[In this brief jotting, Dan Zimmerman, Contributing Artist to Positive Feedback, continues his meditations upon art, music, and creativity. Some of these will be longer…others, shorter. But all of these reflect the understanding of creativity, the arts (including the audio arts), and spirituality in our ongoing search for the transcendent in our lives.
To see more of Dan Zimmerman's exceptional art, please visit his Web site at danmakesvisible.com.
Dr. David W. Robinson, Editor-in-Chief]
Recently we visited the Princeton Art Museum. I'd been thinking about going for awhile. The current show "Cézanne and the Modern" was one I very much wanted to catch. Paul Cézanne was indeed a key figure in the historic "break through" represented here. One may justifiably ask, why the need for a break through, anyway? A few thoughts on the matter.
During the Renaissance the use of perspective was developed. Utilizing this new tool artists began to enjoy giving paintings the illusion of space. For centuries after that (and the predilection still persists) artists seemed primarily interested in representing visible reality.
In the new art artists began to acknowledge the two-dimensional expanse of the canvas in a new way. Though they continued to allude to the visual world, they set about to create an arrangement of color, design, and texture on the flat surface which was satisfying in itself. I'd like to call this the both/and of the new art.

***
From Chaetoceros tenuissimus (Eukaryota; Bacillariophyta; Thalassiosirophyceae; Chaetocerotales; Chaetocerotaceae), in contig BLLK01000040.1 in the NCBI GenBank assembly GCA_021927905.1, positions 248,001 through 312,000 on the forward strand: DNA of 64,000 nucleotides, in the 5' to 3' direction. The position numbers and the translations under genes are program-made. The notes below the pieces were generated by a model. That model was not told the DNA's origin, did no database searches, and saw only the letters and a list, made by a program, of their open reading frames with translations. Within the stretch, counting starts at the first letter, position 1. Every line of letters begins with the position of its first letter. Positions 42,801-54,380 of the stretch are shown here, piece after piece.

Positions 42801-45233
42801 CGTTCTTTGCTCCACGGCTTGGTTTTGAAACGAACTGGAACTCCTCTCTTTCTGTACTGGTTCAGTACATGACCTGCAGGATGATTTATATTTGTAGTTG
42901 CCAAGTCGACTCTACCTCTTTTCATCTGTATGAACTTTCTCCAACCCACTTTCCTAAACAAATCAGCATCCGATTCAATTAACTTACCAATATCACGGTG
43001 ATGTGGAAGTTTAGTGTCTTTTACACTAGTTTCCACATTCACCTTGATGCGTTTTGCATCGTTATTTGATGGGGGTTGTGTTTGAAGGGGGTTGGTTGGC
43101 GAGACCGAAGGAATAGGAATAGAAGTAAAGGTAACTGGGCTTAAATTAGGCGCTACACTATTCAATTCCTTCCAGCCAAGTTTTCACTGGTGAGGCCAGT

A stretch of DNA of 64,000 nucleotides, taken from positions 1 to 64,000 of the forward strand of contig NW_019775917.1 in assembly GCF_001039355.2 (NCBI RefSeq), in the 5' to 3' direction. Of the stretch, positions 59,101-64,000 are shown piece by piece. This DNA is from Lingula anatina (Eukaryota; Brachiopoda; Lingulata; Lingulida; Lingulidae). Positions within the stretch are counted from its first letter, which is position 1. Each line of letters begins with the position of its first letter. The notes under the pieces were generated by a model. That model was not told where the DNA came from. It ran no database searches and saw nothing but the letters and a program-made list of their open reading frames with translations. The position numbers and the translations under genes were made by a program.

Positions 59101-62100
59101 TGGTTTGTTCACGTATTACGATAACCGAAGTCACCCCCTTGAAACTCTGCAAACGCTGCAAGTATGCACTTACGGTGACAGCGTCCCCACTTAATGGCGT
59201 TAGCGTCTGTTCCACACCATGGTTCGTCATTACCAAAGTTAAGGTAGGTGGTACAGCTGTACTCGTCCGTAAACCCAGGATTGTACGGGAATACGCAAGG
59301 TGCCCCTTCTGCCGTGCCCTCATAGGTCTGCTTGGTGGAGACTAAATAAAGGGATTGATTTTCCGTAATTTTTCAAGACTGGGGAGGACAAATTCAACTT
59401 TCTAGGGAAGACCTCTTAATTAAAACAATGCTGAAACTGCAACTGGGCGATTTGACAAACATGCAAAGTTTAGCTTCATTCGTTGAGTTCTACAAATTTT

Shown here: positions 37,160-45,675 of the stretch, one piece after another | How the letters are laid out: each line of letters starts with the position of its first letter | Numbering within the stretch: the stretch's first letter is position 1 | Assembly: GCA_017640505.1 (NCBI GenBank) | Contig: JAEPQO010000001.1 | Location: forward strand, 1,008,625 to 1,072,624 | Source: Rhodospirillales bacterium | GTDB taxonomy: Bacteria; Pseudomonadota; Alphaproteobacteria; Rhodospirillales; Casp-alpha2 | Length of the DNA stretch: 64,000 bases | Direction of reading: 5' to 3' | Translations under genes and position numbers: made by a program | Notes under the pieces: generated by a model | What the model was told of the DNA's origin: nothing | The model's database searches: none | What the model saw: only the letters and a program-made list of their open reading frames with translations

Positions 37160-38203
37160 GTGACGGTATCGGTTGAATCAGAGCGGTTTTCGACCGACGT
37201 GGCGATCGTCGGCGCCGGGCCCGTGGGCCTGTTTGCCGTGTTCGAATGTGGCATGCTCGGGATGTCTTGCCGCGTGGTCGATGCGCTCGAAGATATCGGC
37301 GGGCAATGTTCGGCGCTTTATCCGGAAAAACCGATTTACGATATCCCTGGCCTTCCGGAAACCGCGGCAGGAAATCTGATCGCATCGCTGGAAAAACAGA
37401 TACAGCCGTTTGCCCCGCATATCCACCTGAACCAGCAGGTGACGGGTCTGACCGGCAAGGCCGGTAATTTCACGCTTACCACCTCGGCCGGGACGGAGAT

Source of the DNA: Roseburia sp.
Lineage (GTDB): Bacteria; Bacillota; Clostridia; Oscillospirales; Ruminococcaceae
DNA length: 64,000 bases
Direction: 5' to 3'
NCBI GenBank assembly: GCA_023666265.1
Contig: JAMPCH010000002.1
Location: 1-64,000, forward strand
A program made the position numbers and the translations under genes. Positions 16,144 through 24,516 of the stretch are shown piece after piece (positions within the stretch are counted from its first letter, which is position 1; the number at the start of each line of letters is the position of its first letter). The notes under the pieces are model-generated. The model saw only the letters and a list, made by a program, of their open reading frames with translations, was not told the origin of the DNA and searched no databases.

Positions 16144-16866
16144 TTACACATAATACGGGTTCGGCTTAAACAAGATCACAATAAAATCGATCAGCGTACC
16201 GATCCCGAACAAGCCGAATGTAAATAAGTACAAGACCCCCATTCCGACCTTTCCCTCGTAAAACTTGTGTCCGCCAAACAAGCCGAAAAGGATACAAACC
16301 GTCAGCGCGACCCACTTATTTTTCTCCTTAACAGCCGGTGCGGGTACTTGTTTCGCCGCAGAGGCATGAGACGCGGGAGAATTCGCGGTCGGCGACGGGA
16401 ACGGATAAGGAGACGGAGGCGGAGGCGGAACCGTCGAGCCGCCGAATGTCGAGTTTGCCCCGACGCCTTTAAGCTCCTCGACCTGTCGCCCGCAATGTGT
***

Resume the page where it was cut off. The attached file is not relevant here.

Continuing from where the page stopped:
Personally I am very grateful for what Cézanne and other "moderns" have done. I am so much more interested in the seemingly impossible than I am in what I know through experience to be achievable. This is why I've always been particularly drawn to the work of van Gogh. To Vincent the potential of the new art was not just an idea. It was a passion, a desire to transform all things.
Van Gogh and others after him (I think of Chaim Soutine, Marsden Hartley, Paul Klee, Jackson Pollock, Arthur Dove and Charles Burchfield) began to create works which had, apart from being based upon nature, a complete, yet parallel existence as unabashed paint on canvas. The either/or was being challenged by the both/and.
Art was taking up a torch which religion had mislaid. In the middle ages, painting had been an emblem of realms beyond the confining limits of space and time. But unfortunately religion has its own shackles. It's understandable why a Renaissance and an Enlightenment ensued. But the new "reality" in no way made us more free. It just emphasized with greater clarity our captivity. We were, in a greater way than before, faced with only the either/or.
Vincent again in my view was the pivotal character in the sea change. His was a headlong pursuit, necessarily so, for it was a daunting, lonely, and seemingly impossible task. He wrestled bravely with the angel of paradox. That's what this striving for the both/and is, a wrestling match. Matter is crying out to spirit, "Give me what is mine…transfigure me!" He drew faithfully from nature while at the same time took up with impassioned brush the desire "to paint the infinite," and thereby console all men. The "Starry Night" attests.
"I should so much like to imbue you with a large share of my faith that we will succeed in starting something that will endure."
Vincent van Gogh to Paul Gauguin